Jul 30, 2021
Do pawpaws pique your organic interest? – Editor’s letter
Stephen Kloosterman

If you’re thinking and reading about quirky crops to possibly add to your farm market in the future, you may have stumbled upon pawpaws.

There are farms that grow them successfully. And now, there is a new book on the market about how to grow pawpaws organically.

book cover pawpaws organic

Pawpaws: The Complete Growing and Marketing Guide, by Blake Cothron, is written “by and for the organic grower,” according to the website of New Society Publishers:

“Blake Cothron owns Peaceful Heritage Nursery, a 4-acre USDA Certified Organic research farm, orchard, and edible plant nursery. He shares his two decades of experience in organic agriculture and horticulture through magazine articles, public speaking engagements, and blogging. Blake lives with his wife and son in Kentucky.”

David Redhage, President and CEO of the Kerr Center for Sustainable Agriculture, has written a review of the book here.

So, apparently, you can grow pawpaws organically. But how do pawpaws work on a small farm and farm market?

Well, as it happens, Organic Grower’s sister magazine, Fruit Growers News, a couple of months ago profiled an interesting family with pawpaws on their small farm in the northeast. Steve and Sonya Cornish farm conventionally with Steve’s mom, Nancy Cornish, as a business partner.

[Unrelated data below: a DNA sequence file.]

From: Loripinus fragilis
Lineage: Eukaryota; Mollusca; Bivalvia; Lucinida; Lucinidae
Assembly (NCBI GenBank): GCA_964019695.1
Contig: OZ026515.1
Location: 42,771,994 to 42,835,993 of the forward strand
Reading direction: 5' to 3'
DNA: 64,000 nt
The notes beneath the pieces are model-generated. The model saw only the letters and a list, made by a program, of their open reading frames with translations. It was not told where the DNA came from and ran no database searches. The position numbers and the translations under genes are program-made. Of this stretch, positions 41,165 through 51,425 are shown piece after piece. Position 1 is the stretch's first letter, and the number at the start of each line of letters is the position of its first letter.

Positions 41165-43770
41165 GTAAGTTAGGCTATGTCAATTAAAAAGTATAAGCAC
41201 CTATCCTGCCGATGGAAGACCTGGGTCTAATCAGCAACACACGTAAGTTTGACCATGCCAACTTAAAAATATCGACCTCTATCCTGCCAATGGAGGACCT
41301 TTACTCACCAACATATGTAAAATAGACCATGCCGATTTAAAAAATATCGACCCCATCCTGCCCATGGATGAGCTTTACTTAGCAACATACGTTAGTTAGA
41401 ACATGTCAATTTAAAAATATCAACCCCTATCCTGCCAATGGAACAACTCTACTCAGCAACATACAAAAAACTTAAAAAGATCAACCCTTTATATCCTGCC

Mostly, the farm grows blueberries, so Fruit Growers News didn’t get into the pawpaw angle much, but since I know the author of the article – OK, I’ll admit it, I was the author of the article – I can share that bit more of the story.

The small pawpaw orchard on the Rocky Point Blueberry Farm, Sonya Cornish said, is one of the only a few in the East.

“We get quite a lot of travelers that come from all over,” she said – customers come from Pennsylvania, New Jersey and New York. “We sell those in September through October.” On a typical day, the pawpaws sell out within 30 minutes.

The trees, which retail mail-order nursery Stark Bros calls “shade-loving understory trees that grow the largest edible fruit native to North America,” are quirky plants whose fruit ripens too quickly for most supermarket shelves.

“They are like a mango-pear flavor, and they ripen really soft, so kind of like banana texture, I would say,” Sonya said. “And they don’t last very long.”

The goal, as Nancy said, is to “sell them off of the tree” – the only other option is to scoop out the fruit and freeze it in bags.

The color turns before the flavor does.

“Literally overnight, they’ll turn completely brown,” Steve Cornish said. “And for pawpaws, that’s actually good. They’re much more sweet, but they look terrible. The people who are pawpaw connoisseurs, they’ll tell you, ‘No, that’s what you want.’ But everyone else (says), ‘No – I don’t want that.’ So you have to be very careful with the audience.”

Above: A pawpaw fruit on a tree. Photo: Scott Bauer, USDA ARS

Stephen Kloosterman is the managing editor of Organic Grower.

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